Bloomberg News

U.K. Posts Smaller-Than-Forecast Surplus as Taxes Fall

February 21, 2014

A Union flag flies Above the Treasury in London

The Treasury receives large installments of corporation tax during January along with final payments of self-assessed income tax for the previous fiscal year. Photographer: Jason Alden/Bloomberg

Britain posted a smaller-than-forecast budget surplus in January as taxes from incomes and company profits fell.

Revenue exceeded spending by 4.7 billion pounds ($7.8 billion), compared with 6 billion pounds a year earlier, the Office for National Statistics said in London today. A surplus of 8 billion pounds was forecast in a Bloomberg survey. Taxes overall were unchanged on the year and spending grew 0.8 percent.

Statisticians cautioned against reading too much into the figures, saying the weakness probably reflects tax payments being made more promptly last year. Borrowing for the fiscal year to date fell 4.2 percent, leaving Chancellor of the Exchequer George Osborne on course to meet his 2013-14 budget forecasts.

“The bottom line is that the government appears to remain on track,” said Sam Hill, senior U.K. economist at RBC Capital Markets in London. The pound was trading at $1.6676 as of 11:13 a.m. London time, up 0.2 percent on the day.

Consumer spending driven by a booming housing market is helping Osborne tackle a deficit that stood at a record 11 percent of gross domestic product when he took office in 2010.

The deficit in the first 10 months of the fiscal year was 90.7 billion pounds compared with 94.6 billion pounds a year earlier. Tax revenue rose 3.3 percent and spending climbed 1.3 percent.

On Target

If maintained, the full-year deficit would fall to just under the 111 billion pounds -- 6.8 percent of GDP -- forecast by the Office for Budget Responsibility in December. Osborne will unveil new forecasts in his March 19 budget.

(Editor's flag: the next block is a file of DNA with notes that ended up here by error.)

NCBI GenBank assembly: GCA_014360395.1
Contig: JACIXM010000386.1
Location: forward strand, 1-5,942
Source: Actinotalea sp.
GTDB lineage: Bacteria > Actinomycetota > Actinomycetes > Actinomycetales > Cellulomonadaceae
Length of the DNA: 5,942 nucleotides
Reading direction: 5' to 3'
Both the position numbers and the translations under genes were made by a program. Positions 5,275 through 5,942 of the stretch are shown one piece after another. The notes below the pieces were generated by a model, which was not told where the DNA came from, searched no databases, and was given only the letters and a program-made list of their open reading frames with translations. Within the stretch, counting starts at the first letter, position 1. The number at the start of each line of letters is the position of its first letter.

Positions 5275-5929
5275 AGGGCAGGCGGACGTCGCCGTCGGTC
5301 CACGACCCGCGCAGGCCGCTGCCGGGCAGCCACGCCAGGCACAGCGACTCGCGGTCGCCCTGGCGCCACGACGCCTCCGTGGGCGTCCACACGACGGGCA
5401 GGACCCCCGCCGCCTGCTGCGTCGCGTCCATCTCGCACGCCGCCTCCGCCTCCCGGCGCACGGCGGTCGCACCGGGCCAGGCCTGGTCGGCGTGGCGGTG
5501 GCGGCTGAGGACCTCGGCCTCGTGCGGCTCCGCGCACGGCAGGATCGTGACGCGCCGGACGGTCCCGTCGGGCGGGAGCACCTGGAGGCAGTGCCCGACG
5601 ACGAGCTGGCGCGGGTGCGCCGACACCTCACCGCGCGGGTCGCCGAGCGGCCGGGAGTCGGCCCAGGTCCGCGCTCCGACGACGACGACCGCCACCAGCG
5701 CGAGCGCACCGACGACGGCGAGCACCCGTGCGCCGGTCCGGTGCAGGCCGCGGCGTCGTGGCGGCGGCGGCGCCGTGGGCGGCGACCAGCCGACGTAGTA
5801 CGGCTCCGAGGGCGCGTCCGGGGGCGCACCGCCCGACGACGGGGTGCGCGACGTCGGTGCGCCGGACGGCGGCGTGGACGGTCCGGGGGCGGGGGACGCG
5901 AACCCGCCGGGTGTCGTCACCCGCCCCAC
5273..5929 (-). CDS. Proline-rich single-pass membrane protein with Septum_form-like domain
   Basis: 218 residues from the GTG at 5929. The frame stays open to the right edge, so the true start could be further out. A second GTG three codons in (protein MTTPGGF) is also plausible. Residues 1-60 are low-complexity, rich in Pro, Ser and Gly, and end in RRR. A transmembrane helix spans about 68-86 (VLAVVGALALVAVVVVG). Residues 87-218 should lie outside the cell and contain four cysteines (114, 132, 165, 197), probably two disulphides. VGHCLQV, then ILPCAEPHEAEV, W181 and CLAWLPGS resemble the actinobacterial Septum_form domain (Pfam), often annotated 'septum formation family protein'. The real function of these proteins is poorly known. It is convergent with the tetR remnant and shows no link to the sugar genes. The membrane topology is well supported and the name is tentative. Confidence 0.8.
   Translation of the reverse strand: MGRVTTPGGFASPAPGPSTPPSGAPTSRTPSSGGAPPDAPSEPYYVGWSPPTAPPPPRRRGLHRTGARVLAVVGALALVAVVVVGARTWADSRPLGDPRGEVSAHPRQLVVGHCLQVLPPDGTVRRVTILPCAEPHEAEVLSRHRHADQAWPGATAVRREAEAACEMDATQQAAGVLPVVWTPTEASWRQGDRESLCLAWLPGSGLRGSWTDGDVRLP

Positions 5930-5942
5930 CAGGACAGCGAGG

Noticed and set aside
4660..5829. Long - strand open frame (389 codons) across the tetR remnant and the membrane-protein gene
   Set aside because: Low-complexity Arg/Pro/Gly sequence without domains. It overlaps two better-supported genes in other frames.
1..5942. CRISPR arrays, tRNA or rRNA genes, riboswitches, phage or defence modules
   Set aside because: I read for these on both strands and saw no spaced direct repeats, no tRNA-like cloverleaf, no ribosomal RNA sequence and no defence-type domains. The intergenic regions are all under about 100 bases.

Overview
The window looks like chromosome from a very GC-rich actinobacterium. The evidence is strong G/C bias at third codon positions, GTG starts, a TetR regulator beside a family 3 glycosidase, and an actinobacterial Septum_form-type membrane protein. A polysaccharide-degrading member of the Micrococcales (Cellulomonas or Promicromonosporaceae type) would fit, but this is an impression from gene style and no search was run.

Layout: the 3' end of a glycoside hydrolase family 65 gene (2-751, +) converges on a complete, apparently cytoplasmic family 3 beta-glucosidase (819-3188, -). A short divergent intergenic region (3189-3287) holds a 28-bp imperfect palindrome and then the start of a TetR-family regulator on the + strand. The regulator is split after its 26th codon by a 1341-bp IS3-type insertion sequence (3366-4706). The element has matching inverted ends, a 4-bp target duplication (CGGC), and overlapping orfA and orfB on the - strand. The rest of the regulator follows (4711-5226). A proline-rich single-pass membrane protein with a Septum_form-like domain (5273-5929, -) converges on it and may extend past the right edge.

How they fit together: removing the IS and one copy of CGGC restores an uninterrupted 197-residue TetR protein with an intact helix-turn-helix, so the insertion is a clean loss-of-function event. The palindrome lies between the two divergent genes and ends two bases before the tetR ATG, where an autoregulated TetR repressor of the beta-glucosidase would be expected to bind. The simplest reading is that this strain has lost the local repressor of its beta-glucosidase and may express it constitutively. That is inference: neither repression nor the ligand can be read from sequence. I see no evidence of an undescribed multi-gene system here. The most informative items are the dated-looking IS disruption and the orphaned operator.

January is the biggest tax month of the U.K. fiscal year, with the the Treasury receiving large installments of corporation tax along with final payments of self-assessed income tax for the previous fiscal year.

Last month was the weakest January since 2010, when the government had a deficit of 2.4 billion pounds -- the only shortfall recorded for the month since modern records began in 1993.

Revenue from incomes and capital gains fell 4.9 percent in January from a year earlier and corporation tax revenue declined 6.1 percent. Value-added tax rose 5.7 percent and stamp duty from property purchases was up 39 percent, or by 300 million pounds.

Property Tax

In the fiscal year to date, stamp duty has risen by 2.7 billion pounds, an increase of 35 percent from a year earlier, the ONS said.

A measure of how much the government needs to borrow by selling gilts showed a central government net cash surplus of 13.7 billion pounds. It left the deficit in the fiscal year to date at 49.7 billion pounds, down from 71.6 billion pounds a year earlier.

The government received 2.2 billion pounds of coupon income from the Bank of England’s gilt holdings last month, taking the total for the fiscal year so far to 31.1 billion pounds. January’s payment boosted cash measures of the public finances but not net borrowing.

Tax is emerging as a key election battleground. The Tories, stressing how the government has cut taxes for low earners and frozen fuel duty, say they want to do more and have pledged to maintain the pressure on public spending and welfare that has reduced the deficit by more than a third under Osborne.

The Labour opposition is seeking to cast the Conservatives as the party of the rich and promising to reverse the cut in the top income-tax rate from 50 percent made by the government last year if it wins power.

While the Tories are behind Labour in opinion polls, they score better on the economy and blame Labour for running up a deficit of almost 160 billion pounds before it lost power four years ago.

Labour’s Treasury spokesman Ed Balls pledged last month to end borrowing except for investment by 2020, a response to a commitment made by Osborne last year to generate an overall surplus.

To contact the reporter on this story: Andrew Atkinson in London at a.atkinson@bloomberg.net

To contact the editor responsible for this story: Craig Stirling at cstirling1@bloomberg.net


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